The problem is that the Phillies’ success on batted balls isn’t sustainable. They have a .400 BABIP; in previous years, it’s been in the .285-.290 area. Walks aren’t prone to nearly as much variance as balls in play. If the Phillies aren’t drawing as many walks, then they’re going to slump harder and potentially for a more prolonged period of time.

  11. Chris Spencer

    April 07, 2011 09:58 AM

    @Bill- guess I was flat out wrong on that. And yes the BABIP is ridiculously high right now, but the pitching should only pitch better than this. I don’t expect a ton of 10-7 games this year.

  12. MplsPhilsFan

    April 07, 2011 10:23 AM

    Bill,

    While I agree that a .400 BABIP is not sustainable, have they increased their line drive rate so far this year? While not accounting for the entire variance, a higher line drive usually correlates to a higher BABIP..

    We do need to be aware with all of this data that we are working off of an extremely small sample size, but I have to say I am not encouraged by how aggressive both Rollins and Victorino seem to be at the plate

  13. Bill Baer

    April 07, 2011 10:34 AM

    Line drive rate does correlate to a much higher BABIP, but again, it’s not sustainable. Hitters have very little control over their LD%.

    Per FanGraphs, the Phillies’ LD% is 26%, best in baseball. Last year, it was 18%; the year before, 20%; in 2008, 21%; in ’07, 19%.

    BABIP by batted ball type:

    Type: Phillies 2011 / NL average 2010

    Line drive: .722 / 719
    Ground ball: .338 / .235
    Fly ball: .171 / .137

    The Phillies are actually most fortunate on ground balls, not line drives.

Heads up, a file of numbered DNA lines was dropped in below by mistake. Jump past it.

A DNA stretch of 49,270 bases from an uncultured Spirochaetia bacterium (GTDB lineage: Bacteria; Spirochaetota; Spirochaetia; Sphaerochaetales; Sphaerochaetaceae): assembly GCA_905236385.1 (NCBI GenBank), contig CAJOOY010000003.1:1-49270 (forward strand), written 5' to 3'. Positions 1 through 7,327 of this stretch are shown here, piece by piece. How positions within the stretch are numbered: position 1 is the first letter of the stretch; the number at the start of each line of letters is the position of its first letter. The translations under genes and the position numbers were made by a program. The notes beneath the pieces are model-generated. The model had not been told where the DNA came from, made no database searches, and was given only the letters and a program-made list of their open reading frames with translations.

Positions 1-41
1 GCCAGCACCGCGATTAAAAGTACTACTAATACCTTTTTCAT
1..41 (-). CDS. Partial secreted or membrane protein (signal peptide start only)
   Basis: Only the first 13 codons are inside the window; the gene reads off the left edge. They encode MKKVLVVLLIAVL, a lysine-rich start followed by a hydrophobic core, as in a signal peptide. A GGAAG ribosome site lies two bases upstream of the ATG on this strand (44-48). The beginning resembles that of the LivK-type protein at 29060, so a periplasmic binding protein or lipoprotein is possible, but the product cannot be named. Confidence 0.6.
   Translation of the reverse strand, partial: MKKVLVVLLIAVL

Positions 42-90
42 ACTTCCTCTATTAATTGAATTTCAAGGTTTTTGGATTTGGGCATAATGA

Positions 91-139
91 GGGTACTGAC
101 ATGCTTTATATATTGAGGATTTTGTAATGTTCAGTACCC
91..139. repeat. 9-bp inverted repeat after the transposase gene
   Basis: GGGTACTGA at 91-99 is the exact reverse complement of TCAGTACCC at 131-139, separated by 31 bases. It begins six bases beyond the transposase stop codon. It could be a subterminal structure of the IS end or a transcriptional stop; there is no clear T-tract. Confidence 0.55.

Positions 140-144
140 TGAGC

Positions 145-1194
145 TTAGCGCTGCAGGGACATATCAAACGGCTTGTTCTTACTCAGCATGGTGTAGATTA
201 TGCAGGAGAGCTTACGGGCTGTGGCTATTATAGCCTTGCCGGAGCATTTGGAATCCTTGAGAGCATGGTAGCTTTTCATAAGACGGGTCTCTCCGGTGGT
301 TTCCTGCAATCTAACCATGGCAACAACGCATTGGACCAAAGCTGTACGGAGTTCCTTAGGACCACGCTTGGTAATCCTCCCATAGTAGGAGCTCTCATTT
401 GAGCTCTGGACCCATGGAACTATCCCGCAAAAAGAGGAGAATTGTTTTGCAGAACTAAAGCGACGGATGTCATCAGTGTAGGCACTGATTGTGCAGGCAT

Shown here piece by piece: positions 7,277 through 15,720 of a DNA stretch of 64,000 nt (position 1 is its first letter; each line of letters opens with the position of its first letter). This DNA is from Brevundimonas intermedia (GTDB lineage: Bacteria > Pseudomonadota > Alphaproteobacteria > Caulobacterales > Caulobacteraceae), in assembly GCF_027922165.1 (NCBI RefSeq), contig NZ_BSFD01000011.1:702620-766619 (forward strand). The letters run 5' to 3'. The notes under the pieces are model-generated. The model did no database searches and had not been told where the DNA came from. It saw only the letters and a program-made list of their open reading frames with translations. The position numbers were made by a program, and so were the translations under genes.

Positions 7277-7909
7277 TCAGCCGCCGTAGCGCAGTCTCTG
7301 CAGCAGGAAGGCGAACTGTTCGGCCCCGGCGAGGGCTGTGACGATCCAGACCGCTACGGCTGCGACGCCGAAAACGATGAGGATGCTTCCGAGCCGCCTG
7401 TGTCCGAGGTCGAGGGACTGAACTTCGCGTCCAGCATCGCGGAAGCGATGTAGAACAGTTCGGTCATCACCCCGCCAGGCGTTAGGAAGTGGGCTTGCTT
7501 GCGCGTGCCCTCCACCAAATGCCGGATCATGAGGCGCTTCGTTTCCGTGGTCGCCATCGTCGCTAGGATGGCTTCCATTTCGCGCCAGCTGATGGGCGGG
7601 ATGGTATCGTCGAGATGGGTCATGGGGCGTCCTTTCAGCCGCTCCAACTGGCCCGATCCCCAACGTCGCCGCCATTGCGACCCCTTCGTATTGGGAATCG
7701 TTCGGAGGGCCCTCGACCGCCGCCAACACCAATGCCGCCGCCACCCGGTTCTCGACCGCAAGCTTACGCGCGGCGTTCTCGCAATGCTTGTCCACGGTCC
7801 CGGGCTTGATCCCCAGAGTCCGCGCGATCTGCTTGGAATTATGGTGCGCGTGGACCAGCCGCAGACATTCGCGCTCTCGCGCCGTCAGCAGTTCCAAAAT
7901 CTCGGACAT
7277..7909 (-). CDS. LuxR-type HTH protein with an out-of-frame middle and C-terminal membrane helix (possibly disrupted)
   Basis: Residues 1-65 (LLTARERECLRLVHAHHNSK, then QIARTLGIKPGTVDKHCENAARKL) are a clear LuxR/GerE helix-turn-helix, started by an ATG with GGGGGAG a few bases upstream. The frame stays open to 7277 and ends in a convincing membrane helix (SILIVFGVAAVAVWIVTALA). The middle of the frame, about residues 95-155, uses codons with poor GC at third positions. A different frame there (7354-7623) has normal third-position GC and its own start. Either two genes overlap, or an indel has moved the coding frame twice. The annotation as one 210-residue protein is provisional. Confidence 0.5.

14. Brian

    April 07, 2011 11:03 AM

    Bill – do you have pitches/plate appearance over that same span as a team? I couldn’t easily find it on BR.

  15. SJHaack

    April 07, 2011 11:10 AM

    @ Jeff T-

    The average walk rate for MLB last year was ~8.5% with a high of 10.7% Rays and low of 6.9% Astros.

    In 2010, 6 Phillies with more than 250 PAs had above average walk rates. Even Ryan Howard (9.5%)!

  16. Richard

    April 07, 2011 11:30 AM

    “I have to say I am not encouraged by how aggressive both Rollins and Victorino seem to be at the plate”

    I can see why you would say this about Victorino, but I don’t see how you can say Rollins has been especially aggressive. He’s been showing excellent discipline, I think, and taking walks.

  17. COAL HAMLETS

    April 07, 2011 11:33 AM

    I think the sample size is too small to really know what the walk rate will be like this year, although it is certainly reasonable to expect it to be lower than last season with the absence of Werth, and Utley missing at least a sizable part of the season.

    The real thing I want to watch for is if any of the other players can make steps forward in regards to plate discipline, and I certainly don’t think that’s entirely out of the question. We’re only through 6 games in the season, so it’s far too soon to know if anyone will make any positive steps forward.

  18. COAL HAMLETS

    April 07, 2011 09:12 PM

    For all of Pat Burrell’s flaws as a player, he’s an extremely patient hitter…I kinda hoped the Phillies would try to bring him back over the off-season, but San Fran signed him back instead.

  19. Rob

    April 07, 2011 09:24 PM

    Wait…you guys don’t think Ryan Howard’s .643 babip will hold?

  20. Css228

    April 07, 2011 10:47 PM

    @Rob – It will if he keeps hitting oppo when opposing teams use the shift

  21. bernie

    April 08, 2011 06:07 AM

    It’s not like they were facing the Giant’s staff. Why sit on a 88-91 mph fastball coming right down the pike? 6 games is not much of a sample size.

  22. Jeff T

    April 08, 2011 09:25 AM

    Thanks to SJHaack for the info.\